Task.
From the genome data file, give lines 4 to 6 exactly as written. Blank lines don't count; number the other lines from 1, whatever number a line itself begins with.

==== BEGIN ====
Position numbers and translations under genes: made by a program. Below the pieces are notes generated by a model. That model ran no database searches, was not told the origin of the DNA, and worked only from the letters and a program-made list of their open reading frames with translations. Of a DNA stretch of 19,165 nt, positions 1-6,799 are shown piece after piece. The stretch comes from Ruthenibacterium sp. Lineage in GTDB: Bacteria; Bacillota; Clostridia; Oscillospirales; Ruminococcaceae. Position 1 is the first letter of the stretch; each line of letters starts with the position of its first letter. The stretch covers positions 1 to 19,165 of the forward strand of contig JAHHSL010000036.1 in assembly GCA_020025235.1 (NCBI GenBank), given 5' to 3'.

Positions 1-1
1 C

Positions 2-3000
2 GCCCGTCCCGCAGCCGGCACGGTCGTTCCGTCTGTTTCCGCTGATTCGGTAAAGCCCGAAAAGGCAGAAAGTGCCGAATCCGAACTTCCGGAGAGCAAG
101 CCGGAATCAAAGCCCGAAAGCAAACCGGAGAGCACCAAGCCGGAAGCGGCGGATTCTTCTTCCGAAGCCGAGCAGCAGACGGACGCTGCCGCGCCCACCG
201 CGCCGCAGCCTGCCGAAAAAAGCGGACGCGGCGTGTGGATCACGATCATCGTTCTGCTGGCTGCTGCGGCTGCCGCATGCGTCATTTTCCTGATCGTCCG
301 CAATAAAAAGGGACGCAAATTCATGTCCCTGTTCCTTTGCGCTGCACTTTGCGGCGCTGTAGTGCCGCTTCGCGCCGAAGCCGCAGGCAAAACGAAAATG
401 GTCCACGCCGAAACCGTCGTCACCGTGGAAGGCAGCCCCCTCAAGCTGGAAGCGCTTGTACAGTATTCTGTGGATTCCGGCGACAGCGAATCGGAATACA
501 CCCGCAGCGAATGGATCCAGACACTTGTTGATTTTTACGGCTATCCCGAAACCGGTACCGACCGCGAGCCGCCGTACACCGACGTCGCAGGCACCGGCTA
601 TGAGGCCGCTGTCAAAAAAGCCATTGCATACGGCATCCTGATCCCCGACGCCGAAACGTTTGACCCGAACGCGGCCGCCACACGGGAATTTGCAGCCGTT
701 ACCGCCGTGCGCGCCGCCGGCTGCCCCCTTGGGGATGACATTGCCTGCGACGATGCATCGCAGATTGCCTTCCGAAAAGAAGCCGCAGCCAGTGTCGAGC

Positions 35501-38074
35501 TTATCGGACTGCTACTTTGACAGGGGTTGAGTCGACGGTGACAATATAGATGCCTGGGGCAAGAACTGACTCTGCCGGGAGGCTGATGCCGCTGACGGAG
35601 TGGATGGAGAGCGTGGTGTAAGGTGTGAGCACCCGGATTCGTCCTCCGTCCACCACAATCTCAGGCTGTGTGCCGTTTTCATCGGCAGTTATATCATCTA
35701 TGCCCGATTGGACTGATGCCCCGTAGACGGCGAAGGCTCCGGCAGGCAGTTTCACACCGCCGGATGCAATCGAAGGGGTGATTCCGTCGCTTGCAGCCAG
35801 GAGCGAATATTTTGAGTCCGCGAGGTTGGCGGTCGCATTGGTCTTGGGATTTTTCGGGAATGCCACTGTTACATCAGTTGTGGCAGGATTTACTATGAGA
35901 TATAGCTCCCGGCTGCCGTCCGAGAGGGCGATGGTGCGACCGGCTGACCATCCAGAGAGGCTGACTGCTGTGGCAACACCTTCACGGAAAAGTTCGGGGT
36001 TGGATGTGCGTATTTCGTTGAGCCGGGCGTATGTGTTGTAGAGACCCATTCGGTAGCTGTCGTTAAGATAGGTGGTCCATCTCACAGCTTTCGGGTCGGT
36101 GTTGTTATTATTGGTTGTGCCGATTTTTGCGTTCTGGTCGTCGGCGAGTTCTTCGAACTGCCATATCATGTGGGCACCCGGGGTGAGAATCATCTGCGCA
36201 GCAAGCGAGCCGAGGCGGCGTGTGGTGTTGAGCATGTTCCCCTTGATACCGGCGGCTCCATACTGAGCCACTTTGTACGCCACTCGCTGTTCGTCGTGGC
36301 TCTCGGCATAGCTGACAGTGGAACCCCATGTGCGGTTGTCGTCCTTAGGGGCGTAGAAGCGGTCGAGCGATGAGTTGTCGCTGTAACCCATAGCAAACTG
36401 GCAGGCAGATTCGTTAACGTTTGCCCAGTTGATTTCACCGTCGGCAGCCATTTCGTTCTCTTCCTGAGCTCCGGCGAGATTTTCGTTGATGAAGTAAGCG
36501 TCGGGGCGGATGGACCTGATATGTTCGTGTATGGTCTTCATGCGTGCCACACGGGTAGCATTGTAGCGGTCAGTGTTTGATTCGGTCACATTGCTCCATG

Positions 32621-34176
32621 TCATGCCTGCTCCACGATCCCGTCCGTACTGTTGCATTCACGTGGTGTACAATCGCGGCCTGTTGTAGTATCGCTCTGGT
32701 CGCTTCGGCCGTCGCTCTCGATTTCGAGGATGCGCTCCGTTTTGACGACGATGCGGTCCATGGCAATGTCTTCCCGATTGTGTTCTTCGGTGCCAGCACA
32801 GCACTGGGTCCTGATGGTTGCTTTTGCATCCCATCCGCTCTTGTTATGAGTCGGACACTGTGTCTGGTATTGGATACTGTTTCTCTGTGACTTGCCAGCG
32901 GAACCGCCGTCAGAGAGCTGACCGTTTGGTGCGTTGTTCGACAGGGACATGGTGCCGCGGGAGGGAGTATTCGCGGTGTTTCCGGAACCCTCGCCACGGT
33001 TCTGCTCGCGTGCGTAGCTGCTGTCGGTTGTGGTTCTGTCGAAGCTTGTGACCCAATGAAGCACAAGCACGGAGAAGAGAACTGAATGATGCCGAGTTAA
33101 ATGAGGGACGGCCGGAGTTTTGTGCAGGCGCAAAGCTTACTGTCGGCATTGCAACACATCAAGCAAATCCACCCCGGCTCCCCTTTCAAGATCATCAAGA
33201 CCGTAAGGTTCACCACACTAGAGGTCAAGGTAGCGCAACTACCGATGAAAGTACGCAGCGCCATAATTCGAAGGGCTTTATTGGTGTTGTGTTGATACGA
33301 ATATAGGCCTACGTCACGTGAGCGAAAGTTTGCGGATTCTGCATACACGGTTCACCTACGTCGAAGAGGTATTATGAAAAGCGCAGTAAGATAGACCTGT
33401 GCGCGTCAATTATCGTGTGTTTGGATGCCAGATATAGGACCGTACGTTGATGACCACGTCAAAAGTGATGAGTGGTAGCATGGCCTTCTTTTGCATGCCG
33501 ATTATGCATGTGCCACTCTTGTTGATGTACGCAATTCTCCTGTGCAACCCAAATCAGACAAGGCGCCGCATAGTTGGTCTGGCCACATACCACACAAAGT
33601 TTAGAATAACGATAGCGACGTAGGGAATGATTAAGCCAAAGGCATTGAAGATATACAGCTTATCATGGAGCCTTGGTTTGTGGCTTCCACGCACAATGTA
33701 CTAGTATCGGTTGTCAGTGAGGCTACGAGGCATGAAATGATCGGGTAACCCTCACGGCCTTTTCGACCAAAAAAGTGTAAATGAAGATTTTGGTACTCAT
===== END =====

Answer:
Positions 2-3000
2 GCCCGTCCCGCAGCCGGCACGGTCGTTCCGTCTGTTTCCGCTGATTCGGTAAAGCCCGAAAAGGCAGAAAGTGCCGAATCCGAACTTCCGGAGAGCAAG
101 CCGGAATCAAAGCCCGAAAGCAAACCGGAGAGCACCAAGCCGGAAGCGGCGGATTCTTCTTCCGAAGCCGAGCAGCAGACGGACGCTGCCGCGCCCACCG